I argue, however, that a deontological ethos should be followed in moral decision making, in which all moral actions are considered in a vacuum. Thus the question “Is it wrong to murder a populated world” can never be qualified with “in order to….” The action is wrong, in and of itself, and therefore ought not to be committed.

A deontologist solves the Trolley problem by distinguishing between active and passive deeds. The act of preventing a trolley from running over five individuals is morally commendable, but not morally obligatory. The active deed may be praised, but the passive deed of allowing the individuals to die cannot be condemned. Inversely, when the active deed itself constitutes murder, as in the cases of switching the lever or dropping the fat man, then the active deed becomes morally condemnable, while the passive deed remains morally neutral, as in the first case.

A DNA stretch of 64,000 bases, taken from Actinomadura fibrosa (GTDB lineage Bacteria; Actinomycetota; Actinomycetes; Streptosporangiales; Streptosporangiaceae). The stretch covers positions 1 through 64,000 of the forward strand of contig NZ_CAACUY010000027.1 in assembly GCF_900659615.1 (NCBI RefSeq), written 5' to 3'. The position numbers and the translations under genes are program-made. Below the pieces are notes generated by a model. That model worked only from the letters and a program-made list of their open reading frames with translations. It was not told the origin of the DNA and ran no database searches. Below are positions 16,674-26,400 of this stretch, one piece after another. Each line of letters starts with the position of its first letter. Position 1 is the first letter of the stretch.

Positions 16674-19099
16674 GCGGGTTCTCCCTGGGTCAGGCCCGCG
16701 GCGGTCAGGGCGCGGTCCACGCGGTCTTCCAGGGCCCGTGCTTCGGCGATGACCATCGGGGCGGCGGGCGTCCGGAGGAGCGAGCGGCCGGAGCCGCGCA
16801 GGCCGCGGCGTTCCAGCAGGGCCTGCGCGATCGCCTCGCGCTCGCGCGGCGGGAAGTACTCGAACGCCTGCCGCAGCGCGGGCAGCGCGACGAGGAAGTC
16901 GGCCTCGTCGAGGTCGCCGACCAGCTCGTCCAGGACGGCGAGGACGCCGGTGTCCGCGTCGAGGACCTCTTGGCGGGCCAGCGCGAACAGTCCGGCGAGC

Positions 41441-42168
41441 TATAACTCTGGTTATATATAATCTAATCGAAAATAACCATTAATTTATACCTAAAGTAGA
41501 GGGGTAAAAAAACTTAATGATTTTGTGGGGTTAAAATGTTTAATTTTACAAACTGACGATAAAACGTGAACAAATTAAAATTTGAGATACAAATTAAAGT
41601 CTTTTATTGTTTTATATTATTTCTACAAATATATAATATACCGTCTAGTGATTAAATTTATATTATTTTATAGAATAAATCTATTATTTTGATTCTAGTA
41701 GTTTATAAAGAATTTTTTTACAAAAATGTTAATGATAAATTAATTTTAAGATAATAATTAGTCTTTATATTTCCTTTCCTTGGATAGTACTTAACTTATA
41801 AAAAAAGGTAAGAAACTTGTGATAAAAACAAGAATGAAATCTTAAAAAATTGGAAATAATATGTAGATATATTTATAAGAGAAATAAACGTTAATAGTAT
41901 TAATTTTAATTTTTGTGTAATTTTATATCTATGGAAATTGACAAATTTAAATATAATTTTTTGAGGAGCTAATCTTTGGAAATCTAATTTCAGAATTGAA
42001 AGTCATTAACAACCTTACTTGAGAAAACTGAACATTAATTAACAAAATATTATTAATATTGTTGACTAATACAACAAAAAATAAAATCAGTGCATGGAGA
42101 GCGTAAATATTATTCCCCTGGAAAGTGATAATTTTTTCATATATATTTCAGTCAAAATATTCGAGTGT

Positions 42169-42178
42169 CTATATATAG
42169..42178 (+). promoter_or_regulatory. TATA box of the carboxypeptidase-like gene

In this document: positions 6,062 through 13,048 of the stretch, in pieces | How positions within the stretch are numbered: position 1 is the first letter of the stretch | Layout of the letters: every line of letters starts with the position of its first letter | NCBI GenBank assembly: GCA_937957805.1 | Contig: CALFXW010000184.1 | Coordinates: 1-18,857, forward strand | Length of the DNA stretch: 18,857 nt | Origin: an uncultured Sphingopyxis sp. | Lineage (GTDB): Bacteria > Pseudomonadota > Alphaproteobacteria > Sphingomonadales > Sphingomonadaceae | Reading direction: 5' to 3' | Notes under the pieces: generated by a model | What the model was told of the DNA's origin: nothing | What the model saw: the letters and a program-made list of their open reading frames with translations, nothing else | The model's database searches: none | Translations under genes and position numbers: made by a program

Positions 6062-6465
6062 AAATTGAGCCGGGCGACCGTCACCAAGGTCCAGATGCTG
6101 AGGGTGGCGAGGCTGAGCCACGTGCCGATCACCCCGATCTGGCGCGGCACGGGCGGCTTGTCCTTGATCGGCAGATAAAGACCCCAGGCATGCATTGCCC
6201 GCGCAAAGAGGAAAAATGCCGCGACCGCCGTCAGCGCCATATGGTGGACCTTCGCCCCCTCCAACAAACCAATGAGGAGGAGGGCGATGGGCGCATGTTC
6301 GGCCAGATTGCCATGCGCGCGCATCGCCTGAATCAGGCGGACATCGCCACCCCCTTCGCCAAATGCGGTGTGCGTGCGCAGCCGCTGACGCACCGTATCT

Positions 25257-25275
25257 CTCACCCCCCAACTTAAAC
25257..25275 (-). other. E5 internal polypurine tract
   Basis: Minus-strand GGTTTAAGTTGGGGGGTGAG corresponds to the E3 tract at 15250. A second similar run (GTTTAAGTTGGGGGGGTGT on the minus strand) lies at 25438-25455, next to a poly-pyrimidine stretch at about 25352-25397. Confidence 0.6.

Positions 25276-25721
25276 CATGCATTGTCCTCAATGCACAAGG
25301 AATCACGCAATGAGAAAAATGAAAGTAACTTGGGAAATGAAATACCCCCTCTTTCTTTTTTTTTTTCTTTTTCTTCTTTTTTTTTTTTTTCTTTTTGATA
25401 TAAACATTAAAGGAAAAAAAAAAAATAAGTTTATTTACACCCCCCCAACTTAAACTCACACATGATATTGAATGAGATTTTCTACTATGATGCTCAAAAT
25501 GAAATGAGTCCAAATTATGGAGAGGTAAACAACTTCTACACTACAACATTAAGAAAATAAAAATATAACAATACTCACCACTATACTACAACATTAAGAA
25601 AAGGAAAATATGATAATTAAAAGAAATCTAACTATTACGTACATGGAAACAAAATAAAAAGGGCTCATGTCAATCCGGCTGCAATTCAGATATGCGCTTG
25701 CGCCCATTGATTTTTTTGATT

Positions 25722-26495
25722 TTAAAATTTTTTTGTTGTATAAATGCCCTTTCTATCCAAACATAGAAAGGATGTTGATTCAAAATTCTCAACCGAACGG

When the Illuminati save one or more worlds, their actions are morally commendable.

When the Illuminati murder a populated world, their actions are morally condemnable.

When the Illuminati fail to save or murder a world, their actions (or lack thereof) are morally neutral, on the exact same moral level of everyone else on Earth-616 who failed to act in regards to the incursions.

The fate of the world is NOT in their hands, but the state of their souls IS in their hands. And the latter is infinitely more valuable than the former.

#3 Posted by RideASpaceCowboy (520 posts) - - Show Bio